HPV in Men
HPV is a wart-causing virus that invades the skin cells and alters the structure of the cell. HPV is spread through sexual and non-sexual touching.
The HPV strains that are spread non-sexually cause warts (often called tumors, lesions, or papillomas) to appear on the hands, arms, legs, and feet. Sometimes non-sexually transmitted HPV strains cause warts to grow on the face and neck. The most common non-sexually transmitted HPV strain is HPV-1. Non-sexually transmitted HPV infections are rarely cancerous and can easily be treated.
The HPV strains that are spread sexually can cause warts to appear on the genital and anal areas of women and men. In men this means the virus usually appears on thepenis, scrotum, and in and around the anal opening.
Visible genital HPV infections in men can cause warts that look like smooth
raised masses to appear on the penile shaft. Other warts, especially those
around the rectal area, can be narrow rough projections. Other warts can be
shaped like a cauliflower. These types can appear around a man’s genitalia or
in his mouth and throat.
Color of genital warts in men can be white and pearly or brown. Some warts might be difficult to see in uncircumcised men because because the foreskin hides the lesions. Pubic hair can also make it difficult to see the warts.
HPV Diagnostic Tests in Men
There are very few diagnostic tests available to determine genital HPV infections in men. The only diagnostic test is a thorough visual inspection. Sometimes a vinegar solution is applied to the infected area to make smaller, flatter warts easier to see. If the soaked area shows white spots, this means that it’s very likely that warts have grown in those spots.
There are no diagnostic tests to determine
non-visible HPV infections in straight men. (Non-visible HPV genital infections
in men are also referred to as subclinical HPV.) However, anal pap smears are
sometimes done on homosexual men who engage in anal sex. An anal pap smear
involves the doctor scraping some skin cells from the rectum. The cells are
then carefully examined under a microscope.
Since there are very few diagnostic tests for non-visible HPV infections in men, there are no good statistics about the number of men infected with genital HPV. On average, 60 percent of women become infected with HPV at some point in their lives. It’s assumed the same percentage applies to men.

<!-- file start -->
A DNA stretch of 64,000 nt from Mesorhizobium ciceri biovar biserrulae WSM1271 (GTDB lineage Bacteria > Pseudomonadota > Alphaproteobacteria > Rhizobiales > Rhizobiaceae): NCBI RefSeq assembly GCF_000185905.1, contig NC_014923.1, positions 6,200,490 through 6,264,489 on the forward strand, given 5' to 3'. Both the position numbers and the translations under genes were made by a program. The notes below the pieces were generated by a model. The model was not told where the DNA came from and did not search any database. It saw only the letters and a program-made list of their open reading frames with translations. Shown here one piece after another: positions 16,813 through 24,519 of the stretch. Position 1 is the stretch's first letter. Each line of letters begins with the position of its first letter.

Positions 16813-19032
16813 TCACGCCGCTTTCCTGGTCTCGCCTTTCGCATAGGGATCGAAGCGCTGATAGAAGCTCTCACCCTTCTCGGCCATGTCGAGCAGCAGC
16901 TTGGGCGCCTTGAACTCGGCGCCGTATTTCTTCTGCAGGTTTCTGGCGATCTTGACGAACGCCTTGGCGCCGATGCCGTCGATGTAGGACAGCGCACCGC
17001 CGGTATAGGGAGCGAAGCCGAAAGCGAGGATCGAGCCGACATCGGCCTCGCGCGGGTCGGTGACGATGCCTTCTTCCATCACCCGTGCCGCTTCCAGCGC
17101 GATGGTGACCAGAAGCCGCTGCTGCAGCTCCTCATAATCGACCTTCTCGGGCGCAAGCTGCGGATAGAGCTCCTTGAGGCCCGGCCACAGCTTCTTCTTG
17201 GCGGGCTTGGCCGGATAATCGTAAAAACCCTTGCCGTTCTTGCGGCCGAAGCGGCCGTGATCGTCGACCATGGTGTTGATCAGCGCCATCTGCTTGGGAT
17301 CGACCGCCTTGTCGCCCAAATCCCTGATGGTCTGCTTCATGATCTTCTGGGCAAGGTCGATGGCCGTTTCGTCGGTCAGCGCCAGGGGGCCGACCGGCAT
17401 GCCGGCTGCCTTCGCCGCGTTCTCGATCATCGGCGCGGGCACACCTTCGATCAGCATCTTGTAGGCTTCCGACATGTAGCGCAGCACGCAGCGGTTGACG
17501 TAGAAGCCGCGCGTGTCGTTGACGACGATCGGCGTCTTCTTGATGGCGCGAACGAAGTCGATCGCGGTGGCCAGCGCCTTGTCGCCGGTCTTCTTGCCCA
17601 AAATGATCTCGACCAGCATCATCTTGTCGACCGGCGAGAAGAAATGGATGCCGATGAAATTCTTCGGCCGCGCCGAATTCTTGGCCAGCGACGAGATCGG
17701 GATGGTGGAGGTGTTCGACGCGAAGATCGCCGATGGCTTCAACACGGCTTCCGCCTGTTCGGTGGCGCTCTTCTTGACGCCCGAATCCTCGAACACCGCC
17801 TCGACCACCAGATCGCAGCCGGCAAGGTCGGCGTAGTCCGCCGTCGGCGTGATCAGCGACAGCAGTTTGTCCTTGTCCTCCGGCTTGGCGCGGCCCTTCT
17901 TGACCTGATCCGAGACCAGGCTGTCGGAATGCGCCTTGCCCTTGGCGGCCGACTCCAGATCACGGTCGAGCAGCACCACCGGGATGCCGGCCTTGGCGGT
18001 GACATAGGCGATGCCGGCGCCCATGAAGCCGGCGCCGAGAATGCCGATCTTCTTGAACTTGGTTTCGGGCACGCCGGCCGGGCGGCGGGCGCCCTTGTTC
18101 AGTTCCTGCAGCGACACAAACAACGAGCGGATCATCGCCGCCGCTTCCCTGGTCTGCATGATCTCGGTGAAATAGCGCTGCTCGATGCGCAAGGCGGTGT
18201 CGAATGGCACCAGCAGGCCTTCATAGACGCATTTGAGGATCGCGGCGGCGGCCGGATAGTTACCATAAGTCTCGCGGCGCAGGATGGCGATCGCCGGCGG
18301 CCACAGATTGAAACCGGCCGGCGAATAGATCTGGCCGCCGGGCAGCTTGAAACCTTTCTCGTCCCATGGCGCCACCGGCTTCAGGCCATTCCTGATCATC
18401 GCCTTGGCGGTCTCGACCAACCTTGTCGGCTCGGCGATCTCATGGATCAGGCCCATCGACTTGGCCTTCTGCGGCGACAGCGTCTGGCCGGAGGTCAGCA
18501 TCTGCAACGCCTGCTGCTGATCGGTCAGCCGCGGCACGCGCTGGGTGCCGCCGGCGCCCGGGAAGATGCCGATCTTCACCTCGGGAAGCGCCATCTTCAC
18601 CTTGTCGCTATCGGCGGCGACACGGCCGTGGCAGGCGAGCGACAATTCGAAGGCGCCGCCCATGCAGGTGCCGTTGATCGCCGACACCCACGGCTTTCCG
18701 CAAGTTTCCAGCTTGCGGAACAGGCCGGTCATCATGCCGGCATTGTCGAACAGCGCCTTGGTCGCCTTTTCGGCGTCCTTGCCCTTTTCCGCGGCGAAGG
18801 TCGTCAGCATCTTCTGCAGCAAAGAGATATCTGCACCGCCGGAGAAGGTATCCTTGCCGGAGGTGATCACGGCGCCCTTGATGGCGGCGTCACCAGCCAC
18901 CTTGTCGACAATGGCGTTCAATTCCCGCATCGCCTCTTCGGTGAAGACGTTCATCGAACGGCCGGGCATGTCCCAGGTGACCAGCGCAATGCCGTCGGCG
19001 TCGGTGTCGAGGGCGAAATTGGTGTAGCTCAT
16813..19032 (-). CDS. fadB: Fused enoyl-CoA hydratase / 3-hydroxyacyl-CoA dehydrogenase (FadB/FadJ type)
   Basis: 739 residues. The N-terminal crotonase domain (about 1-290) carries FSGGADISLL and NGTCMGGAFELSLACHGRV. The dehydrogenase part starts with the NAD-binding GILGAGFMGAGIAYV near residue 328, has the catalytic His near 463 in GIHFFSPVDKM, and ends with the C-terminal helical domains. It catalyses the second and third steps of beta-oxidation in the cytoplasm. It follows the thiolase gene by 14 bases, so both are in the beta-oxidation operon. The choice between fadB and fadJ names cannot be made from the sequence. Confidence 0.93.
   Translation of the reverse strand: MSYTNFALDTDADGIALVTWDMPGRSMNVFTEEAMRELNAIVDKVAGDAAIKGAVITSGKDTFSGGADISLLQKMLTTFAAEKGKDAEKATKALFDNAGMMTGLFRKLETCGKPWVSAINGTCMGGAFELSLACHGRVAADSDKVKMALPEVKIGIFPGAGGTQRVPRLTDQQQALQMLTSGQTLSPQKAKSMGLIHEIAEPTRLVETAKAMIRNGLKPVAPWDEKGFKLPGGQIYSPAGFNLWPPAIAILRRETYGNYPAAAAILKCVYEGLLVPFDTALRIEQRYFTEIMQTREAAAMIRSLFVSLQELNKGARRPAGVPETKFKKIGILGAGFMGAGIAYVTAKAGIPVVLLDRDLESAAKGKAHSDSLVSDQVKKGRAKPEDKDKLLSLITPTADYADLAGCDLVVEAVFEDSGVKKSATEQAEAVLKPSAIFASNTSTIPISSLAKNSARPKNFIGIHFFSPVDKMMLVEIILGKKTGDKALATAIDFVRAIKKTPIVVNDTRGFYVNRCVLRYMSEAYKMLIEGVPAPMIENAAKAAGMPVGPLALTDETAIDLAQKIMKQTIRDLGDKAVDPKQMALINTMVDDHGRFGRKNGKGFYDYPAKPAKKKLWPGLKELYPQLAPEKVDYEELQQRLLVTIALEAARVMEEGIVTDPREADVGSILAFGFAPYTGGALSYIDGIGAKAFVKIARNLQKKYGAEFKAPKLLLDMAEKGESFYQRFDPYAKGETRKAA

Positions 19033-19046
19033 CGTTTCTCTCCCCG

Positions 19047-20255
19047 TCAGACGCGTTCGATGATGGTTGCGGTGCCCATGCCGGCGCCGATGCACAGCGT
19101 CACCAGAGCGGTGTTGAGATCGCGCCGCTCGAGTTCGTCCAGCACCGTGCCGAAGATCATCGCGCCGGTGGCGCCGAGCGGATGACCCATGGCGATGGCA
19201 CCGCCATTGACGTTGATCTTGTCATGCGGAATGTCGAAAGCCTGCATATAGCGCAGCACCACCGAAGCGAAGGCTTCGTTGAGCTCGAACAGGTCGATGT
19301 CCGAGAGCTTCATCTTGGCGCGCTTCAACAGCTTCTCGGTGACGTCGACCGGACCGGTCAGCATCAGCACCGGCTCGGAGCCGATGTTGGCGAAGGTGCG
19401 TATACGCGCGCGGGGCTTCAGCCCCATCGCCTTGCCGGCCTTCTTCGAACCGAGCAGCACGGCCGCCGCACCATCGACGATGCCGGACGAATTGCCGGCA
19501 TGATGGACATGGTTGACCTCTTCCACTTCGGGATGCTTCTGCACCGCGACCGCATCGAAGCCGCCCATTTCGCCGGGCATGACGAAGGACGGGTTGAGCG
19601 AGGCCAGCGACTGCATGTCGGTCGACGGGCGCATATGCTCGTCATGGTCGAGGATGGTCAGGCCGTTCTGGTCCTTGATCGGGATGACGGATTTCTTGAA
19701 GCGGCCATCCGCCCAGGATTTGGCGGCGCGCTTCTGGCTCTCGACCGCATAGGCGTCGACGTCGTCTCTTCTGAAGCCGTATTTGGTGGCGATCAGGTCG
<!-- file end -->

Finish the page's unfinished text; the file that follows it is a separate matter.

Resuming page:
HPV and Cancer in MenGenital HPV infections can sometimes turn into cancer. This is rare in comparison to the number of people infected with the virus. However, of the small percentage of genital HPV suffers who get cancer, women are more likely than men to be part of that percentage.
Even though women are more likely to get a cancer, especially cervical cancer, from HPV infections, men can also get cancer from genital HPV infections. The types of cancers men can get are anal cancer (more common in homosexual men who practice anal sex) and penile cancer.
Penile cancer occurs in about one man in
100,000 in the United States. About 50 percent of all penile cancers are caused
by a genital HPV infection. Most anal cancers in men are caused by genital HPV
This page was last updated:
June 19, 2006It is not the intention of Cervicalcancer.org to provide specific medical advice, but rather to provide users with information to better understand their health and their diagnosed disorders. Specific medical advice will not be provided, and Cervicalcancer.org urges you to consult with a qualified physician for diagnosis and for answers to your personal questions.